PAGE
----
To earn a new karate belt, one must take and pass a belt promotion test, which examines the karateka’s proficiency in the art. Different martial arts schools have various promotion systems and testing requirements. However, most karate schools require a minimum amount of training time and the mastery of specific techniques before allowing a student to test for the next belt rank.

3. How long does it take to earn a black belt in karate?

The time it takes to earn a black belt in karate varies widely depending on the school and the individual student’s dedication and training frequency. On average, it takes a dedicated student about three to five years of regular training to earn a black belt in karate.

4. Can I skip belts in karate?

Skipping belts in karate is generally not allowed in traditional karate schools. To advance to the next rank, one must complete the requirements of the previous belt rank, including the number of classes, training hours, and specific techniques.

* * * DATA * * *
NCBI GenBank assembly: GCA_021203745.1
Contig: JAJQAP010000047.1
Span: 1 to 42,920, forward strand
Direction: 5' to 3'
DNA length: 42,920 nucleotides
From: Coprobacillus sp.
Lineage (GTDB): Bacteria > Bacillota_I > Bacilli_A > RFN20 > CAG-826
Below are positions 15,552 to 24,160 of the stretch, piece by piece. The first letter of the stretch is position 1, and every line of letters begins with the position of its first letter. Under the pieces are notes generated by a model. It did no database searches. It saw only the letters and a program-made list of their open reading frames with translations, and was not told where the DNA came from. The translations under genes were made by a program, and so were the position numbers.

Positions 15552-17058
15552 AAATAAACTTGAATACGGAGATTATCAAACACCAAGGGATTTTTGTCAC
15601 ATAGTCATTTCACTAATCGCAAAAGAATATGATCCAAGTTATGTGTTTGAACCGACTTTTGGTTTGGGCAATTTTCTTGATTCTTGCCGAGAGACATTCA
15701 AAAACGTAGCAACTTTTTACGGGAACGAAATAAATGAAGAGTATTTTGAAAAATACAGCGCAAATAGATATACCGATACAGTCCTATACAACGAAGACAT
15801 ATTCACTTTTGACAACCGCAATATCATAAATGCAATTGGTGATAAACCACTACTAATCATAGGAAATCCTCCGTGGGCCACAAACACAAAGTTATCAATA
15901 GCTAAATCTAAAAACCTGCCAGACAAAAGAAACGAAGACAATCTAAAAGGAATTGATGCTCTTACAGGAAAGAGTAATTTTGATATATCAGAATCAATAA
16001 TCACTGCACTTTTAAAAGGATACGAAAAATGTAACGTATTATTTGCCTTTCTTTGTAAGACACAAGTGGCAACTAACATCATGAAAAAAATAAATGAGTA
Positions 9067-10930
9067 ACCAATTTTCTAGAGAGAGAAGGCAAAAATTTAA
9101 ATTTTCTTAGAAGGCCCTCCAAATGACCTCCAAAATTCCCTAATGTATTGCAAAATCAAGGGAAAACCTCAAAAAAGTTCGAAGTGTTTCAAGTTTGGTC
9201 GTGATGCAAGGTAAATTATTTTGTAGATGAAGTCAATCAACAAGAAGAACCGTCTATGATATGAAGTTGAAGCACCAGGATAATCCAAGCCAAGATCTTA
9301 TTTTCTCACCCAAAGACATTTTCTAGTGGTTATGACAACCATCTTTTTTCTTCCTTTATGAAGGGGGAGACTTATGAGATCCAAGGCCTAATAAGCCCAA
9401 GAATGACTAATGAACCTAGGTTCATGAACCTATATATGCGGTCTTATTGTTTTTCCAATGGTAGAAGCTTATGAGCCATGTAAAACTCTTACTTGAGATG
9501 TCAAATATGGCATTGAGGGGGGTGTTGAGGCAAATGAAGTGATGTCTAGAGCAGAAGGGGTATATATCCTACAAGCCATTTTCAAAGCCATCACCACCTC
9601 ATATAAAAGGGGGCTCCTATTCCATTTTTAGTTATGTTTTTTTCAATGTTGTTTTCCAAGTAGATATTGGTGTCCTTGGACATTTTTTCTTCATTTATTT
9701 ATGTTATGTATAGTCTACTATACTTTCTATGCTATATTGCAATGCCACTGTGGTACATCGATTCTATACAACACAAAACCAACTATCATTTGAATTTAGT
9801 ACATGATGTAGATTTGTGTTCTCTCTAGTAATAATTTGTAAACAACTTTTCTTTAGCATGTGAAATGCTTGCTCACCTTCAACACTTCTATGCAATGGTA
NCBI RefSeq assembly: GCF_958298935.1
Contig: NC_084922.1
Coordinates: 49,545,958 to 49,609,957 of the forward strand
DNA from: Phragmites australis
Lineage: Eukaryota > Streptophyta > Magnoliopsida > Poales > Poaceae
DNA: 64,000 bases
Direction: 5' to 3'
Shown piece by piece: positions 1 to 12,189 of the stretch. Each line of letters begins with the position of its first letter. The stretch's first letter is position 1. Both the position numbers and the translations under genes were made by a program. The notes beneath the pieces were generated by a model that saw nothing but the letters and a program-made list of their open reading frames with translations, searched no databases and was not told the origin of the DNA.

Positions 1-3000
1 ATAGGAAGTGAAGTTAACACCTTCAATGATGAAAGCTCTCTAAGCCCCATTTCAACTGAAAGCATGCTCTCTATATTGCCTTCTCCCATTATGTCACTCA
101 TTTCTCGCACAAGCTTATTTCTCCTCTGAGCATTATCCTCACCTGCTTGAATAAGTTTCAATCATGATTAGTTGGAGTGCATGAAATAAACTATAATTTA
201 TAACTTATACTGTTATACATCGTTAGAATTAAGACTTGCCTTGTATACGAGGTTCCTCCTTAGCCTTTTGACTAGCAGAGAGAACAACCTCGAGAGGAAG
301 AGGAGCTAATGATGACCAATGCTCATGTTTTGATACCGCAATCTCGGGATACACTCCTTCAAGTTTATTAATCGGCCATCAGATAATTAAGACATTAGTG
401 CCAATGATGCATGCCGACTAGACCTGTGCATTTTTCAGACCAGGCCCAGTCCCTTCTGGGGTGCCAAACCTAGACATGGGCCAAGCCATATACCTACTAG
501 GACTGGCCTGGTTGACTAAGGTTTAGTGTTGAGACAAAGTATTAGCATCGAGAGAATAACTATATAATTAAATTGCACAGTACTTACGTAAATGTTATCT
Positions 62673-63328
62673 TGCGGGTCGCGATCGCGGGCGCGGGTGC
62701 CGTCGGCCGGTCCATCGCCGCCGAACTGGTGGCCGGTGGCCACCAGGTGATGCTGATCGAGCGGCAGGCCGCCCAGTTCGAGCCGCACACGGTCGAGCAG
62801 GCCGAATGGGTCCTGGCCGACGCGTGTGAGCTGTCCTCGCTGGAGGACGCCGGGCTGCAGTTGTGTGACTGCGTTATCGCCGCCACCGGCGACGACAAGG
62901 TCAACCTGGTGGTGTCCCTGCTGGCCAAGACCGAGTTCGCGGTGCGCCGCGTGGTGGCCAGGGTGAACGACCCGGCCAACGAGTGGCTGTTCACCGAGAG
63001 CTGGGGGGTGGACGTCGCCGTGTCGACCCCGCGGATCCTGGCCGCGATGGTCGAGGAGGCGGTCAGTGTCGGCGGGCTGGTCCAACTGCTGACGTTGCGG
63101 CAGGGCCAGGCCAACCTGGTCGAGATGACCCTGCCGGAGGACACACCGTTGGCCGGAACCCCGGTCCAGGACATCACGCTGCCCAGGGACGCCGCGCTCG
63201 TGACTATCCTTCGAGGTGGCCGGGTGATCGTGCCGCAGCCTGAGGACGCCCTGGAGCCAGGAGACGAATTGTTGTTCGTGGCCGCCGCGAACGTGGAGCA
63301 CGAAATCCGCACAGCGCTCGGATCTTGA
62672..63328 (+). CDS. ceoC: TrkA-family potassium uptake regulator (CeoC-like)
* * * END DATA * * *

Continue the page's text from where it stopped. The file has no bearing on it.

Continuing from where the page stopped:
5. What is the significance of the black belt in karate?

The black belt in karate represents the highest level of proficiency a karateka can achieve. It is a great achievement in the martial arts world, as it signifies years of dedicated training and intense practice. Earning a black belt also means a student has mastered the basic techniques and has attained the ability to teach others.

6. Can I wear a black belt in other martial arts disciplines?

No. The black belt in karate is specific to that martial art, and wearing a black belt earned in karate in another martial arts discipline is considered disrespectful. The only exception is when a karateka earns a black belt in multiple martial arts disciplines.

7. Can I wash my karate belt?

Yes, you can wash your karate belt. However, washing your belt is a matter of personal preference, as some martial artists believe that the belt should not be washed as it may wash away the knowledge and experience accumulated while wearing it. If you choose to wash your belt, it is recommended that you hand wash it in cold water and avoid machine washing or drying.